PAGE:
Solid evidence and strong legal arguments are all well and good, but in order to successfully sue a car dealer for fraud, you first have to bring the action in the right venue. In Tolbert v. Coast to Coast Dealer Services, Inc., the Northern District of Ohio explains that it will enforce an arbitration clause requiring a dispute to be resolved via arbitration unless the provision is “unconscionable.”
Plaintiffs Leah Tolbert and Diana Barker bought a 2004 Jeep Sports Liberty Truck from Defendant Coast to Coast Dealer Services, Inc. (Coast to Coast), a used car dealership. Plaintiffs made a $3,500 down payment and agreed to pay the remaining purchase price ($4,400) in $300 monthly payments. They also purchased a Vehicle Service Agreement (VSA), under which Defendant agreed to service and repair the car. The VSA included an arbitration clause providing that “any and all claims, disputes, or controversies of any nature whatsoever” between the parties is subject to arbitration, a dispute resolution format in which parties submit the matter to one or more private arbitrators.
Plaintiffs allegedly began having trouble with the car shortly after driving it off of the lot. The “check engine” light allegedly went on within a day of the purchase, the first of what would be a long string of alleged issues related to the car. According to the court, Plaintiffs “had to bring the vehicle back to [the dealership] over ten different times for various problems, including the engine light, engine smoke, fan relay system, and replacement of the water pump and thermostat.” Plaintiffs stopped making the monthly payments on the car when it allegedly became inoperable due to an engine problem and Coast to Coast repossessed the vehicle after performing repairs on it.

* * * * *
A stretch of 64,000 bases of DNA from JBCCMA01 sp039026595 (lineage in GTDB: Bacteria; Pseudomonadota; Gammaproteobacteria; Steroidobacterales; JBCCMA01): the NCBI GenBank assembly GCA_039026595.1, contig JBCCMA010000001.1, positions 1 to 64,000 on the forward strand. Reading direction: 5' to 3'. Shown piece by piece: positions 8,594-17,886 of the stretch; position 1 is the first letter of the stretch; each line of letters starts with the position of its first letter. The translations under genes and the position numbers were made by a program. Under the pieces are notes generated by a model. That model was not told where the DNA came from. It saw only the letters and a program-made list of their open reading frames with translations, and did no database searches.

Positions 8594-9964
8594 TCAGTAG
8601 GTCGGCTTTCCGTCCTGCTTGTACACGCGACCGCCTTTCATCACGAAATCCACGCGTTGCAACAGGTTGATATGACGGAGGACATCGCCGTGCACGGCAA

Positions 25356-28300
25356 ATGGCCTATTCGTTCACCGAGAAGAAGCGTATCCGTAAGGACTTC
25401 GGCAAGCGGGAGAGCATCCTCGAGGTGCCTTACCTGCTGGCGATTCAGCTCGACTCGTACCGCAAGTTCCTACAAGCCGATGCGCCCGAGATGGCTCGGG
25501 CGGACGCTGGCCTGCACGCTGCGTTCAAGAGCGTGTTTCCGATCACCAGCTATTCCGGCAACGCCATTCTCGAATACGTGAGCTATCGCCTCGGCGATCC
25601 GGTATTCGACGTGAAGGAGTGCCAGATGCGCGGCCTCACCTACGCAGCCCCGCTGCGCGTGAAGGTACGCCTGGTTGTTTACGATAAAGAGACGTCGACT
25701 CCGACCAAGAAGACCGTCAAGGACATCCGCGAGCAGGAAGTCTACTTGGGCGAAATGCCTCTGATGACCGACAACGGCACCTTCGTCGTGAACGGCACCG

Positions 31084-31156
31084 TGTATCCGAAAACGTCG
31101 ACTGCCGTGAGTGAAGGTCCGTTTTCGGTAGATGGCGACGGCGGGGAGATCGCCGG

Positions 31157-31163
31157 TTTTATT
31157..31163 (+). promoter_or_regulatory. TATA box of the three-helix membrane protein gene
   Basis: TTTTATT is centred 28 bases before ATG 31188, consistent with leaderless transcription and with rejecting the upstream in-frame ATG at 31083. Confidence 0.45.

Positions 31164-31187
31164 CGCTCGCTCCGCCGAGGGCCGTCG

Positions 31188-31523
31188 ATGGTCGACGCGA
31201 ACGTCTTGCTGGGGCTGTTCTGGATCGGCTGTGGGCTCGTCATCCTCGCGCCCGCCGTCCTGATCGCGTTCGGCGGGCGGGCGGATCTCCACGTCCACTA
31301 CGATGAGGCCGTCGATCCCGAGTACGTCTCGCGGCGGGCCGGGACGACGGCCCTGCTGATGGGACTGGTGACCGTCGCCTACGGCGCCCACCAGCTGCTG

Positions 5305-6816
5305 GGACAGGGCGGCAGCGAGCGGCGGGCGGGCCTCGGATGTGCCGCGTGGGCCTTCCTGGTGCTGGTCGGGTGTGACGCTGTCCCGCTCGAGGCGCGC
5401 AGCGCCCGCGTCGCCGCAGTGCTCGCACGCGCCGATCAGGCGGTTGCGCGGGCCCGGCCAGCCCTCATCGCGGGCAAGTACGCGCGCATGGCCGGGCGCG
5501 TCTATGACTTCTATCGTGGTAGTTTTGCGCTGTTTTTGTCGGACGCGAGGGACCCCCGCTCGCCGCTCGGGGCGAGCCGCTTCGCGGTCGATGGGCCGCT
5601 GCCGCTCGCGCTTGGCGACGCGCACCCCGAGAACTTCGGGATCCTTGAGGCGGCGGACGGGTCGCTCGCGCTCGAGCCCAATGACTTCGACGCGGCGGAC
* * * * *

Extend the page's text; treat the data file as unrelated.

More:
Plaintiffs filed the lawsuit, alleging that Defendant committed fraud by selling the car without disclosing various mechanical defects and by offering the VSA with no intent of honoring it. Whether or not this was the case, however, will be decided elsewhere. The court granted Defendant’s motion to compel arbitration, finding that the VSA’s arbitration clause is valid and requires that Plaintiffs’ claims be resolved by an arbitrator.
While Plaintiffs argued that the arbitration clause was “unconscionable” – because it forces them to give up their right to be awarded attorneys’ fees and punitive damages and arbitration proceedings will result in significantly higher costs – and therefore unenforceable, the court disagreed. “An unconscionable contract is one in which there is an absence of meaningful choice on the part of one of the parties to a contract, combined with contract terms that are unreasonably favorable to the other party,” the court stated. In an arbitration proceeding, the court found that Plaintiffs retained the full slate of remedies available under Ohio law and noted that the arbitration clause includes a provision requiring Defendant to advance Plaintiffs’ arbitration costs if they are unable to pay them. As a result, the arbitration clause was not unconscionable.
Deceptive auto and RV dealer practices threaten to defraud or swindle millions of vehicle purchasers each year. Methods of auto and RV dealer fraud range from misinformation about pricing to negative trade-in equity to dealer financing fraud. At National Consumer Rights, we are dedicated to assisting victims of fraud and stopping predatory company practices, including auto dealer fraud. Centrally located in the Midwest (Chicago, Illinois, and Oak Brook, Illinois), our auto fraud attorneys can assist consumers throughout the country (from New York to Los Angeles) who have been financially injured because of auto dealer fraud.
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